I Need to Cancel a Credit Card – Should I Apply for Another Before or Wait Until After?

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Million Mile Secrets Reader, HP, tweeted:

If I need to close an AMEX card because of the annual fee, should I open a new card before or afterward so my credit isn’t affected?

Thanks for the question, HP!

Before you cancel a card, make sure you read my post about losing your miles & points when closing an account!

If you’re planning to cancel a personal credit card and sign up for another, it’s best to apply BEFORE the cancellation.  Because cancelling a personal credit card can lead to a negative impact on your credit score.

I Need To Cancel A Credit Card Should I Apply For Another Before Or Wait Until After

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Maintaining a high credit score is the key to getting Big Travel with Small Money.  Your credit score is how banks determine your trustworthiness as a customer, and their decision to approve you for credit cards.

According to myFICO, your credit score is influenced by 5 factors:

  • 35% Payment History
  • 30% Amounts Owed
  • 15% Length of Credit History
  • 10% New Credit
  • 10% Types of Credit
I Need To Cancel A Credit Card Should I Apply For Another Before Or Wait Until After

Learning How Your Credit Works Is an Important First Step!

Cancelling a Credit Card

If your credit card’s anniversary is approaching, and you’ve decided the card’s benefits aren’t worth the annual fee, it’s time to cancel!

Cancelling a personal credit card can temporarily lower your credit score.  But cancelling business credit cards from Citi, Chase, and American Express will NOT impact your personal credit score.  Because business credit cards from these banks aren’t usually listed on your personal credit report from the 3 major credit bureaus.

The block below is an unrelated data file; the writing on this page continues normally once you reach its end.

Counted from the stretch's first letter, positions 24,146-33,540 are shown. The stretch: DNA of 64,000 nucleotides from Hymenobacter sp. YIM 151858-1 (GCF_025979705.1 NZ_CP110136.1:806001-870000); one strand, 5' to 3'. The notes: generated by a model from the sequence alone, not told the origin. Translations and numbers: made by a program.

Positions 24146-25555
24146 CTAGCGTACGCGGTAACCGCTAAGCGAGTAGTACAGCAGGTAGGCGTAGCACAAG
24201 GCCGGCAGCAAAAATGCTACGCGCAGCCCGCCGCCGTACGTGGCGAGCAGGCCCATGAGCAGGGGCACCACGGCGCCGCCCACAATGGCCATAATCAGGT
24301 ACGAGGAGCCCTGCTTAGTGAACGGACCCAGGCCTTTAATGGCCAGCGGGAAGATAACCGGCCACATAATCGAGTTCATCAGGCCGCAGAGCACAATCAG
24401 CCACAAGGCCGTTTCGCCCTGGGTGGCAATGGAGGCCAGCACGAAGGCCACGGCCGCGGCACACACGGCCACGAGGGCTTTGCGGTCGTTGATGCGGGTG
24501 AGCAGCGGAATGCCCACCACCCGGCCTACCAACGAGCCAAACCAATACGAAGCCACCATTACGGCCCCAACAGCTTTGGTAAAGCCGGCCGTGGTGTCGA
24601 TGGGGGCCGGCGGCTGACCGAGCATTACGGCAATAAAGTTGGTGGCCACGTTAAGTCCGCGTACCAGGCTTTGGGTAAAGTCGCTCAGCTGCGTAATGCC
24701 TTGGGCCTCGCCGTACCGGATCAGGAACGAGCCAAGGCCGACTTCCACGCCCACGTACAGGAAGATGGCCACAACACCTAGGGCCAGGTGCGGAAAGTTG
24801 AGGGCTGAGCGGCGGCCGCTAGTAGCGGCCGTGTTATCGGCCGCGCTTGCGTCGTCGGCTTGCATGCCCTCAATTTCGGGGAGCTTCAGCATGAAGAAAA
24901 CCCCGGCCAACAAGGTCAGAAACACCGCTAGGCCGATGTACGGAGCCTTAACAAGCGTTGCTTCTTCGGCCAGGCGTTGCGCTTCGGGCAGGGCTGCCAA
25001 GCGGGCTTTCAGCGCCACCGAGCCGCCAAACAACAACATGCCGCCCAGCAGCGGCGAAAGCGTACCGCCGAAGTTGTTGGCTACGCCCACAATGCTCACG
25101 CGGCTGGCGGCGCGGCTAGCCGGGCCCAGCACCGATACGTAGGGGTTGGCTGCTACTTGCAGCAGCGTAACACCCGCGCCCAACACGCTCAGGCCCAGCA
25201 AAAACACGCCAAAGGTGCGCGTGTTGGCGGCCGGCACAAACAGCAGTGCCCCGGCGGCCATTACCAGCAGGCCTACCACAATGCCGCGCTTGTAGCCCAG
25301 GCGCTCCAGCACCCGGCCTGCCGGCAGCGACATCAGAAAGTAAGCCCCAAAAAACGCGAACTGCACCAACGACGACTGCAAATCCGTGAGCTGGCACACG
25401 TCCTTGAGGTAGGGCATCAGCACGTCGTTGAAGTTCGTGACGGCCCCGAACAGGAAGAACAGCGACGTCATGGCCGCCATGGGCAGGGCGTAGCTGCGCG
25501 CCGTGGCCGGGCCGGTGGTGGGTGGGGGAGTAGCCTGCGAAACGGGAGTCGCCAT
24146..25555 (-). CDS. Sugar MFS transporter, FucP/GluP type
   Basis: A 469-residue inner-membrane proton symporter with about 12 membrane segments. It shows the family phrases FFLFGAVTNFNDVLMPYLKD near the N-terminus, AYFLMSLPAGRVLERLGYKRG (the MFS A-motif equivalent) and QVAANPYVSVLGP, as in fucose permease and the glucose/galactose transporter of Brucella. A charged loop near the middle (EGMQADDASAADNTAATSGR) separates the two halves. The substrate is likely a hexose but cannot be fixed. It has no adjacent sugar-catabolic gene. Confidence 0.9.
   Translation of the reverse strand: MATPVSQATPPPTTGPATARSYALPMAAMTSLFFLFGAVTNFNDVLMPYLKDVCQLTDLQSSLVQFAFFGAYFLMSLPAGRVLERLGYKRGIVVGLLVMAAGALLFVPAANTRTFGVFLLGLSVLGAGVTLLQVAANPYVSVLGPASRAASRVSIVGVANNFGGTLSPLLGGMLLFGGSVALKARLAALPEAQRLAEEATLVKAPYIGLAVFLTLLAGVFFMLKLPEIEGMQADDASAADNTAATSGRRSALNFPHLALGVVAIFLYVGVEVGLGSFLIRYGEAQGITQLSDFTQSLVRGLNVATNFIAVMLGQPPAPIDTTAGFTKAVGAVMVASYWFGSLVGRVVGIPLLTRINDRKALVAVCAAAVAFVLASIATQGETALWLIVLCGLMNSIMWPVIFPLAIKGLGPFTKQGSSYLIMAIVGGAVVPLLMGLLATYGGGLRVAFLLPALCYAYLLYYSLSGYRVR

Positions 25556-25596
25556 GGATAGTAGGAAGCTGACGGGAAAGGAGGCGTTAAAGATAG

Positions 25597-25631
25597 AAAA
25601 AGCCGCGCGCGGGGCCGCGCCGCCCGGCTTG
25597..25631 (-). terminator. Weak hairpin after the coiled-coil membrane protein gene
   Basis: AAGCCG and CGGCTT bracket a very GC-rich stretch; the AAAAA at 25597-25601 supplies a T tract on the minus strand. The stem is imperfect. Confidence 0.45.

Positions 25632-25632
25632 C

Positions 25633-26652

Cancelling a personal credit card can affect the “Amounts Owed” portion of your credit score.  That’s because creditors keep tabs on how much of your available credit you are using.  Every time you cancel a credit card, that ratio will increase (which is bad!).

For example, let’s say you have a total of $30,000 in combined available credit across all your credit cards, and you regularly have a combined balance that totals $4,000.

You are utilizing ~13% of your available credit ($4,000 balance / $30,000 available credit = ~13% utilized credit).

But if you cancel 1 of your cards with a $12,000 credit limit, you now only have $18,000 in available credit.  That means your credit utilization would be ~22%.  ($4,000 balance / $18,000 available credit = 22% utilized credit).

I Need To Cancel A Credit Card Should I Apply For Another Before Or Wait Until After

Keeping Your Credit Score High Is Key to Big Travel

Note:   Credit cards usually remain on your credit report 10 years after you close them, as long as there is no negative information associated with the accounts.  So cancelling a credit card will NOT immediately impact your average Length of Credit History! 

How to Prevent a Credit Score Decrease

To keep your credit score from dipping, you must keep your “Amounts Owed” ratio from increasing.

Apply for a New Credit Card BEFORE Cancelling

I like to apply for new cards when I’m cancelling old cards, which will balance the credit limits I’m losing.